(Photos via Chicago Cubs, Major League Baseball)
(Photos via Chicago Cubs, Major League Baseball)

May 1, 2024 – Commercials, jersey patches, signs on stadium walls. We’ve all seen the various ways in which brands — across numerous industries — leverage the popularity of America’s favorite pastime to showcase their value to fans.

Last fall, Rolling Stone demonstrated the key reasons why Major League Baseball (MLB)presents marketing opportunities to brands that no other professional sport in the United States can offer.

That’s right, baseball holds immense power.

Therefore, in order for brands to create maximum value, they must remain dedicated to the fans that walk through the gates of every MLB stadium.

And that’s where Nashville is strong.

When analyzing Major League Baseball’s most loyal and most valuable fan demographics, Nashville not only outpaces the national average in many areas, but also excels as one of the top markets for professional sports in the United States.

Rolling Stone released data from a report by Playfly Sports and Vision Insights, which revealed that Major League Baseball ranks second among major professional sports with more than 171 million fans, but MLB outpaces all other leagues in fans under 18 years old. The connection is clear: According to the report, 70% of MLB fans (118.8 million) became fans of their favorite team before they turned 18 years old. The report also points out that nearly 40% of MLB fans first became fans because they played baseball or softball — often through Little League — as children. The league has noticed, and subsequently has invested heavily in youth leagues to promote its brand more prominently.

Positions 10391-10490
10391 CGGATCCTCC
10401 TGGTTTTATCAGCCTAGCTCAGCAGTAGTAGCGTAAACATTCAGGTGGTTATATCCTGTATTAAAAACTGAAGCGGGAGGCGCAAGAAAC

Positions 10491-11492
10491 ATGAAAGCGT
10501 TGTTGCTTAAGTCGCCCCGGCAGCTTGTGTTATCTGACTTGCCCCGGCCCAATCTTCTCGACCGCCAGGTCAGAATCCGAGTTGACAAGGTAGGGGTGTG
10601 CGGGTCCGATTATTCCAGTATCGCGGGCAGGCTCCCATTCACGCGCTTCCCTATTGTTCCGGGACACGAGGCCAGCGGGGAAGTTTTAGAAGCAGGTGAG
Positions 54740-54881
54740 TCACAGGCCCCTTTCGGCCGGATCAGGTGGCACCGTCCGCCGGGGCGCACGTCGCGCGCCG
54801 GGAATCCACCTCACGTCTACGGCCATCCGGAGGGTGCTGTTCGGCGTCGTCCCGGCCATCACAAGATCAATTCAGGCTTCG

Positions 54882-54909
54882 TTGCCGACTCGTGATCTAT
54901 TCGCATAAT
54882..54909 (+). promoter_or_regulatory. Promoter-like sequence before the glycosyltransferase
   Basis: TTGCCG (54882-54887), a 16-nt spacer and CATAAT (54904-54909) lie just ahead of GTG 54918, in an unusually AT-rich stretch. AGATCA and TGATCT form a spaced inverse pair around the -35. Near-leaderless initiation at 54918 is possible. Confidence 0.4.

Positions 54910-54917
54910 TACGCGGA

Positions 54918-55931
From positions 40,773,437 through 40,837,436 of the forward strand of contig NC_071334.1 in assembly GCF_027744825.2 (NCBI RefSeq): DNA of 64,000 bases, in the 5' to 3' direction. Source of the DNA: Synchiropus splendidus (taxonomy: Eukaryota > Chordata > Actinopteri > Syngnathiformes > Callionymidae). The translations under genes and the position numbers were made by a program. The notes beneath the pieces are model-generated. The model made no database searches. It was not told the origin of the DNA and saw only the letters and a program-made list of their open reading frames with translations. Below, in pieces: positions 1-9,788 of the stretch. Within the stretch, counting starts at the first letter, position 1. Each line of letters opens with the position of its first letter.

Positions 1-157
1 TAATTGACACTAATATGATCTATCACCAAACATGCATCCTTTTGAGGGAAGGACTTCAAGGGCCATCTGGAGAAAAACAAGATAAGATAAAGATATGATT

So how does Nashville stack up with these fans? The median age of the Nashville market — 36.8 years — is 1.7 years younger than the national average of 38.5 years. Looking at the youth segment in particular, Nashville likewise outpaces the national average in the percentage of its population that is younger than 14 years old (Nashville: 18.8%, national average: 18.2%) and younger than 18 years old (22.7% vs. 22.1%), as well as the share of the population comprised by young families (21.6% vs. 19.8%). As Major League Baseball continues its focus on youth, that investment will be worth plenty in Music City.